Practicals On Missional Community

Insight and advice on how to practically launch, sustain and multiply Missional Communities, from the authors of the new book, Launching Missional Communities– A Field Guide.

Don’t miss Mike Breen and the 3DM crew at Verge 2012!

 
For the past few years the term “Missional Community” has all but become a ubiquitous Christian buzz word/phrase. The interesting thing is that for all the people writing about and using the term, very few people have experience with the practical nuts-and-bolts of launching, multiplying, growing, and discipling people with MCs. This book is not only a practical guide in all things “Missional Communities” related, it is written by the people who pioneered them over 15 years ago and through their leadership have overseen the launching of more MCs than anyone else in the world.

Historically, MCs have been at the forefront of a revitalization that is happening in many churches in England and the rest of Europe for the past 15 years and now in the United States. St Thomas Sheffield, who have been experimenting with Missional Communities for over 15 years, is today one of the largest churches in Europe (the Philadelphia campus) and also one of the fast growing (the Crookes campus), seeing more than 500% growth in the past five years.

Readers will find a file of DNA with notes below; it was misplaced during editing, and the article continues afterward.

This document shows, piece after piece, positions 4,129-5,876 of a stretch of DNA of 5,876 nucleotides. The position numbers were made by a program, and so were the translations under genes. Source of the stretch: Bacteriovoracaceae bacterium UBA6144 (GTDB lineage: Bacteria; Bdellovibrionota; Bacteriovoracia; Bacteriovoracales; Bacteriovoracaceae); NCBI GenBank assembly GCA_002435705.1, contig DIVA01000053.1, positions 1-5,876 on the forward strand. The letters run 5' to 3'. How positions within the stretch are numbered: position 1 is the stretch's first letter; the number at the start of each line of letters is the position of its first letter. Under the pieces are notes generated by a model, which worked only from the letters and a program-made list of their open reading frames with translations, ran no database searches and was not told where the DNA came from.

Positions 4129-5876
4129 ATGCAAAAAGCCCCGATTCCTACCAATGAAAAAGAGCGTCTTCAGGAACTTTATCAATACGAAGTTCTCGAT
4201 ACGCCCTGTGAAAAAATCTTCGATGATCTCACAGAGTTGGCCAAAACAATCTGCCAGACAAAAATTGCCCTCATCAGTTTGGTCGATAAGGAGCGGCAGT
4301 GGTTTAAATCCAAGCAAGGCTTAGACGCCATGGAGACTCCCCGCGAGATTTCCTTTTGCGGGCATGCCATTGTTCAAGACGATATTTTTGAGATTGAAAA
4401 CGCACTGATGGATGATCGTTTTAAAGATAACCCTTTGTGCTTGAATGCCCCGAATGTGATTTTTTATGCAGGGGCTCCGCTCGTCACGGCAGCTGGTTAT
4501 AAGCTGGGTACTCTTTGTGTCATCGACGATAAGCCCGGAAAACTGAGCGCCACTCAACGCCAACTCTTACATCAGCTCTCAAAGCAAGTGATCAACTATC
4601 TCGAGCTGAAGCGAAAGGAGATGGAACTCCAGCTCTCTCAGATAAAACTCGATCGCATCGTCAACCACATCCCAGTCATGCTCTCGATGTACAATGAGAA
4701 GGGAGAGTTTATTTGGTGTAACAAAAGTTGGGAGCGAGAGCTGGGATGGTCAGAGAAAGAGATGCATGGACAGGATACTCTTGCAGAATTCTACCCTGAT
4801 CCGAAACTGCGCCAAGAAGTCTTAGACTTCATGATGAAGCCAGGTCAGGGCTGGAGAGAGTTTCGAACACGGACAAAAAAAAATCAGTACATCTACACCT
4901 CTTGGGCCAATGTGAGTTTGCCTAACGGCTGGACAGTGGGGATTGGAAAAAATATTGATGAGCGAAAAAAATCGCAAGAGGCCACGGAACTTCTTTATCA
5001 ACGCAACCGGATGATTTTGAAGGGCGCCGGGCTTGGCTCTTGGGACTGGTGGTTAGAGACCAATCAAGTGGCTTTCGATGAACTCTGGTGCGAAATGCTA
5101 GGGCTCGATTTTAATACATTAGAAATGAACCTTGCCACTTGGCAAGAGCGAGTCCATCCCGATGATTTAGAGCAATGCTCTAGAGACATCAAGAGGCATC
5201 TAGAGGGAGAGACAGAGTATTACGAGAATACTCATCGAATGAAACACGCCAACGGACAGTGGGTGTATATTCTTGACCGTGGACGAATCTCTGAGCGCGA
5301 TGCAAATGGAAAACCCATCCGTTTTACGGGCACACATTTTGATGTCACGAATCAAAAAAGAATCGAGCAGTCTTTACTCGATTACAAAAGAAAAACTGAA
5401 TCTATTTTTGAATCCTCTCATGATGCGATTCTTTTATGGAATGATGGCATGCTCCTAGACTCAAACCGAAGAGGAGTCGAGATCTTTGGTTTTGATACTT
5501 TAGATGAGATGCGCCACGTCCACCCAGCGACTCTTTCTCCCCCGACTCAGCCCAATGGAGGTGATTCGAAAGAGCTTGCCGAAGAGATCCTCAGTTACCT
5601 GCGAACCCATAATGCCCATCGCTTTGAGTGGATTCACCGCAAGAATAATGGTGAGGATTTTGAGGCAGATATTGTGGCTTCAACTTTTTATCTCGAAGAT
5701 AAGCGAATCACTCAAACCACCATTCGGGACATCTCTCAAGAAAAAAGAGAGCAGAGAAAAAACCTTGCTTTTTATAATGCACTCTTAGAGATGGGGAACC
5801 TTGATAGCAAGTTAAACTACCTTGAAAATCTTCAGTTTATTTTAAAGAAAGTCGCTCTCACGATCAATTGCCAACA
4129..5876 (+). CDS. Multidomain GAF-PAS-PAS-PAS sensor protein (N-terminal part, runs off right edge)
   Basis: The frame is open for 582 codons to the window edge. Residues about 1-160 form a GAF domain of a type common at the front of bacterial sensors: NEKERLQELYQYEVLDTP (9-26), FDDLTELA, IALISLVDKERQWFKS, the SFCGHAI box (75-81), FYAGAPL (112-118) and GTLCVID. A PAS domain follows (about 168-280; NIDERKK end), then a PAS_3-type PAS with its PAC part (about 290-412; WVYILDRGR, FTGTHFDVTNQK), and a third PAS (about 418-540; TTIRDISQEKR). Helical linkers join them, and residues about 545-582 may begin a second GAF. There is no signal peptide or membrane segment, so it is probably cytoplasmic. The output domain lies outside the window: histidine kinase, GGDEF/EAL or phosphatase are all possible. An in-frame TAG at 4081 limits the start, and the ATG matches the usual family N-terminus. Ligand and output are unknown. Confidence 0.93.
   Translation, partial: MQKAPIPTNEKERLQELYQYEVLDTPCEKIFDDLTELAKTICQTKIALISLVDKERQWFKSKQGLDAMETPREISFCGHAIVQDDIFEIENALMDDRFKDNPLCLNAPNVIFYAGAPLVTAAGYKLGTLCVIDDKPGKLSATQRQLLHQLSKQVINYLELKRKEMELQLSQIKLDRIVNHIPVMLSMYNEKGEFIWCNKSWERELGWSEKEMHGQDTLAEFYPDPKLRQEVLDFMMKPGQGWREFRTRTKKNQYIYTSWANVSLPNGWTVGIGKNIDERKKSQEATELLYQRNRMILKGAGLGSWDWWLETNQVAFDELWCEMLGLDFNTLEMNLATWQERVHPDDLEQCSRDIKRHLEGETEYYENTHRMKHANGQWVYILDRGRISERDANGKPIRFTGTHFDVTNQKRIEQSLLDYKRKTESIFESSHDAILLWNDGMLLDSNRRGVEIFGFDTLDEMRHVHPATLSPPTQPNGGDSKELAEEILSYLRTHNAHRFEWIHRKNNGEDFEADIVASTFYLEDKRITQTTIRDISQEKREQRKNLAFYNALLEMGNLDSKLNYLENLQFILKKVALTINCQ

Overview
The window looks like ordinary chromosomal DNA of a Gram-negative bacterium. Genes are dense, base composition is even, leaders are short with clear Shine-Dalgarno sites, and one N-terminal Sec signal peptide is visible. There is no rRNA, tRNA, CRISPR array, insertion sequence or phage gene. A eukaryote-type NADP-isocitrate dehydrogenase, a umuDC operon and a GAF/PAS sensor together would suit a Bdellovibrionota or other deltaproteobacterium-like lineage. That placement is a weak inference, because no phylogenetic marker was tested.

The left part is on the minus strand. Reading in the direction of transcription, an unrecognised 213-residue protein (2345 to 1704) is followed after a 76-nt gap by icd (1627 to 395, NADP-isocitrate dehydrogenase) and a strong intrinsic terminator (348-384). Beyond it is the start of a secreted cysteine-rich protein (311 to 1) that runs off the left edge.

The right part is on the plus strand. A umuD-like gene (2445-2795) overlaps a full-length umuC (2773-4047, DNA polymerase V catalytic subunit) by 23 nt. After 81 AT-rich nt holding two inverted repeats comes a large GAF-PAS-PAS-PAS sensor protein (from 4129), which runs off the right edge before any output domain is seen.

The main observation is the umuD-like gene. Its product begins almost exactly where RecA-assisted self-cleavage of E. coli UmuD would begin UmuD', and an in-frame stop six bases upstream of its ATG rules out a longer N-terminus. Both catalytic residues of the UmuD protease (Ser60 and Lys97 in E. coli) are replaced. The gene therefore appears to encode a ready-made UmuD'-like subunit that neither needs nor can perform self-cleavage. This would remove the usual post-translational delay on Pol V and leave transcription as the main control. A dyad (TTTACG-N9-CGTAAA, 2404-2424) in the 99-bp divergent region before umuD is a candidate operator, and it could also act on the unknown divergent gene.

For those unfamiliar to Missional Communities, a MC is a group of anything from 20 to 50 people who are united, through Christian community, around a common service and witness to a particular neighborhood or network of relationships. With a strong value on life together, the group has the expressed intention of seeing those they impact choose to start following Jesus, through this more flexible and locally incarnated expression of the church. The result will often be that the group will grow in size and ultimately multiply into further Missional Communities. They are most often networked within a larger church community (often with many other Missional Communities). These mid-sized communities, led by laity, are “lightweight and low maintenance” and most often gather both formally and informally numerous times a month in their missional context.

This video takes more than 15 years of experimenting, successes, failures, honing and puts the best practices into one, centralized resource. The vehicle of Missional Communities were pioneered and are seeing significant success in post-Christian Europe, but have also been further developed and fleshed out in the context of the United States.

Most leaders seem to be asking three simple questions:
1) What does the church of the future look like?
2) How do we reach people who don’t know Jesus?
3) How do we make missional disciples?

This video is about these three questions.